New statistics show over 95,000 people in temporary accommodation at the end of last year – Crisis responds

New Government statistics released today have revealed that over 95,000 people were in temporary accommodation across England at the end of last year.

This reflects the work of local authorities to continue to accommodate people sleeping rough during the pandemic. During this time, the government also provided a number of policy measures to protect people at risk of homelessness including protection for renters from eviction and investment in housing benefit.

The statistics also show that from October-December last year there were:

  • 95,370 people in temporary accommodation, an 8% increase since the same period last year and specifically a 40% increase in people living in B&Bs
  • 7,840 people who were at risk or became homeless from the private rented sector this quarter, a 40% decrease from the same time last year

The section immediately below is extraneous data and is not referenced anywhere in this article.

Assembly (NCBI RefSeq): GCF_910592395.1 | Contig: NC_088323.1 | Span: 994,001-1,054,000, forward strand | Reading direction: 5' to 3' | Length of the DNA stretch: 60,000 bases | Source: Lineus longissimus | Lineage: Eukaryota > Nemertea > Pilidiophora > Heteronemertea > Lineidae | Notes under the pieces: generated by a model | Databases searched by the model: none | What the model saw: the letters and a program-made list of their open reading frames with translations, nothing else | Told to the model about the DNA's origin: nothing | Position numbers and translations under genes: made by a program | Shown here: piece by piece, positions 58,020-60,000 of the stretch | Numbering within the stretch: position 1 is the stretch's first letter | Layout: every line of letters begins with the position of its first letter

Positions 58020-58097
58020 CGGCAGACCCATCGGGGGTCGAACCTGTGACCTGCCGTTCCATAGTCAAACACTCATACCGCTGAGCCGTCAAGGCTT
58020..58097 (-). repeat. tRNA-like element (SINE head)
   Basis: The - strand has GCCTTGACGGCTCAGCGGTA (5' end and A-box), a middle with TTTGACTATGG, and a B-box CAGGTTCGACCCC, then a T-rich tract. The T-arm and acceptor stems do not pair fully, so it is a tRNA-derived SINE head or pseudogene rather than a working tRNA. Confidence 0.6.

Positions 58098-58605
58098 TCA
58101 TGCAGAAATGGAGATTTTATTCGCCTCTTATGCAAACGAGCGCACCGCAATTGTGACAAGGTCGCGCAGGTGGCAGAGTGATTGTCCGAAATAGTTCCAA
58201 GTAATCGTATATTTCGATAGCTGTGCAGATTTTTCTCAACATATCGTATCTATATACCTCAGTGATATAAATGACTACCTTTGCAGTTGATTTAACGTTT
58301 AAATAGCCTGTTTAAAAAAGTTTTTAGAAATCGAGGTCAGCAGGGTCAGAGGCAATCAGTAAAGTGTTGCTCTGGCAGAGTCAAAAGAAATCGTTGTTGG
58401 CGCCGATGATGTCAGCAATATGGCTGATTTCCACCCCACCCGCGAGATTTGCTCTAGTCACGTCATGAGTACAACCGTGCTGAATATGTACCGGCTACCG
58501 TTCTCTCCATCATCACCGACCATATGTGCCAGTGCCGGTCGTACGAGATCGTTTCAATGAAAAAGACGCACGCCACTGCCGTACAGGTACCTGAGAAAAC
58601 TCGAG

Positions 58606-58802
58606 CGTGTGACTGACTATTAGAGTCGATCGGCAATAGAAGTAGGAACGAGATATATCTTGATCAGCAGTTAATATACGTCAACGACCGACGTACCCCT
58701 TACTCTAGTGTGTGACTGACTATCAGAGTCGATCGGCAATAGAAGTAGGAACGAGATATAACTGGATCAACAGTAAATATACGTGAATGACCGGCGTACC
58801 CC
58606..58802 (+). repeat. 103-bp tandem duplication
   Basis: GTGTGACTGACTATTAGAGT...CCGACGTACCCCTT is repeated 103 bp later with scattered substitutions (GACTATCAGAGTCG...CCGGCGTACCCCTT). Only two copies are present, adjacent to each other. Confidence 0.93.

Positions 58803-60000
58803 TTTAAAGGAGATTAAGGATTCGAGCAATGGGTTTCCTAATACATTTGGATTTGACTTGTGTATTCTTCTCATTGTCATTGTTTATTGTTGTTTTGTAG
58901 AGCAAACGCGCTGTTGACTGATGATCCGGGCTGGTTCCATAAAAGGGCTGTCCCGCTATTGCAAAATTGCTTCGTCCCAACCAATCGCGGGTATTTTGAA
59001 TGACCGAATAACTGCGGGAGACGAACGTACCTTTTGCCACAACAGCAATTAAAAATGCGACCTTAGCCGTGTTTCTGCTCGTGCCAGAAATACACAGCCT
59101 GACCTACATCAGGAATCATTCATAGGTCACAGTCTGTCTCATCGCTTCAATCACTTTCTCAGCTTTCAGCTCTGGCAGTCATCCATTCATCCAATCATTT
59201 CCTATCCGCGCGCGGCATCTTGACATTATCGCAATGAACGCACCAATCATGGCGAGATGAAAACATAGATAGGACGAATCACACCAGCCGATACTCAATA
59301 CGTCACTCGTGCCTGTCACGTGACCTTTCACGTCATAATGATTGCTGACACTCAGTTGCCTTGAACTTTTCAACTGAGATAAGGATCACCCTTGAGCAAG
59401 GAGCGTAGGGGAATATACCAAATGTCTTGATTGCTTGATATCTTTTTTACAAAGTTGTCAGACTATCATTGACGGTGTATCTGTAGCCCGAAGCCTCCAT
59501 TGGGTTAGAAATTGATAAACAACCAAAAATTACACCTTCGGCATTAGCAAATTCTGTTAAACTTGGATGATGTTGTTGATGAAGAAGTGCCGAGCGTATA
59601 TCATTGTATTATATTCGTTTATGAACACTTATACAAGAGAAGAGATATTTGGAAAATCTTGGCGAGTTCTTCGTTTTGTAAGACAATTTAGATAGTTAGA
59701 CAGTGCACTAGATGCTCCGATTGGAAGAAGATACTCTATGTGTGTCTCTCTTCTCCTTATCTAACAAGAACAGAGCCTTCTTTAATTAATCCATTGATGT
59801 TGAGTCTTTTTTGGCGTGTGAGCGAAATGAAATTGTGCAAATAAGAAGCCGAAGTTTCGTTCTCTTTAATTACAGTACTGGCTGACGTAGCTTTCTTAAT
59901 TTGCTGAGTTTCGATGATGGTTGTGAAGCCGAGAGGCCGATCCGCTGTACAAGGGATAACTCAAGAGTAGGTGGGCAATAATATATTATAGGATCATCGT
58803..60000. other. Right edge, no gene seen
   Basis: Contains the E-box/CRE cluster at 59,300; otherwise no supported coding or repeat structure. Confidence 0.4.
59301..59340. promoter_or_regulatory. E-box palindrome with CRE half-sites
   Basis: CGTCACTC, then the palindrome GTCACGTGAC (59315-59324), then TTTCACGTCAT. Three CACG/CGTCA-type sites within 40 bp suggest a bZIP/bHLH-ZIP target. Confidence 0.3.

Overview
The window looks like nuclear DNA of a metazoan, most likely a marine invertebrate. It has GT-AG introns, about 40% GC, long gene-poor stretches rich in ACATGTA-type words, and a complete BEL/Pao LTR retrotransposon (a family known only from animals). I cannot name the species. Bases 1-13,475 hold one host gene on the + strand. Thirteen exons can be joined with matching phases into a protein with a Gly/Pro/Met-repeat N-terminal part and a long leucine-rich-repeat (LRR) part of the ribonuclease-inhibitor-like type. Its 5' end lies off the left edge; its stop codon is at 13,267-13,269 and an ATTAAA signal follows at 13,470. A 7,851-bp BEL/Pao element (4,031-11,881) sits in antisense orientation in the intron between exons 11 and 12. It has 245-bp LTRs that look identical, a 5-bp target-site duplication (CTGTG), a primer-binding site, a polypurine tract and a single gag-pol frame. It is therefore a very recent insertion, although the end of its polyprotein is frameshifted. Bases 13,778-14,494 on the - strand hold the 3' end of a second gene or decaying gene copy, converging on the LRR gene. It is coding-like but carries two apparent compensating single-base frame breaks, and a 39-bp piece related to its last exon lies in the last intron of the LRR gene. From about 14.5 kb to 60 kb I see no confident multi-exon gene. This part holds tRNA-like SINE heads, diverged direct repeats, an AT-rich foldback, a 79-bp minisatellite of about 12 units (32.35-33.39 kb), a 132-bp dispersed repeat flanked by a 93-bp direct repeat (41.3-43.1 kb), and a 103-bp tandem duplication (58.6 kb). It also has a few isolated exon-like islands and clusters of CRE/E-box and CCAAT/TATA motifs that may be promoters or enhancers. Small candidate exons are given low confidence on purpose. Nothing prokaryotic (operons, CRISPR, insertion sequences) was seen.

• 1,920 people were at risk of becoming homeless as a result of receiving a Section 21 eviction notice, a 49% decrease from the same time last year

Commenting on these statistics, Jon Sparkes, chief executive of Crisis, said: “If the past year has shown us anything, it’s just how important a safe and secure home is for us all. There is no doubt that the government providing emergency accommodation and measures to protect renters last year ensured many people were not forced into homelessness in the midst of the pandemic.

“These measures are only temporary though and for thousands of people 2021 started with an eviction notice looming over them or the constant uncertainty about how many more months they will have to call a single room in a B&B their home. As the economic impact of the pandemic continues to be felt, we risk seeing thousands more people in situations like this, being pushed into homelessness and needing support to keep a roof over their heads.

“As lockdown eases and the emergency measures are withdrawn, we urgently need the Westminster Government to set out a long-term national strategy that will tackle rough sleeping and homelessness for good. This must include ​a financial package for renters in arrears, a national rollout of Housing First and providing enough genuinely affordable homes so that people are not left stuck in temporary accommodation with no end in sight. We must seize this opportunity to build back better in our communities - a truly impactful and lasting post-pandemic recovery has to mean a secure, affordable home for all.”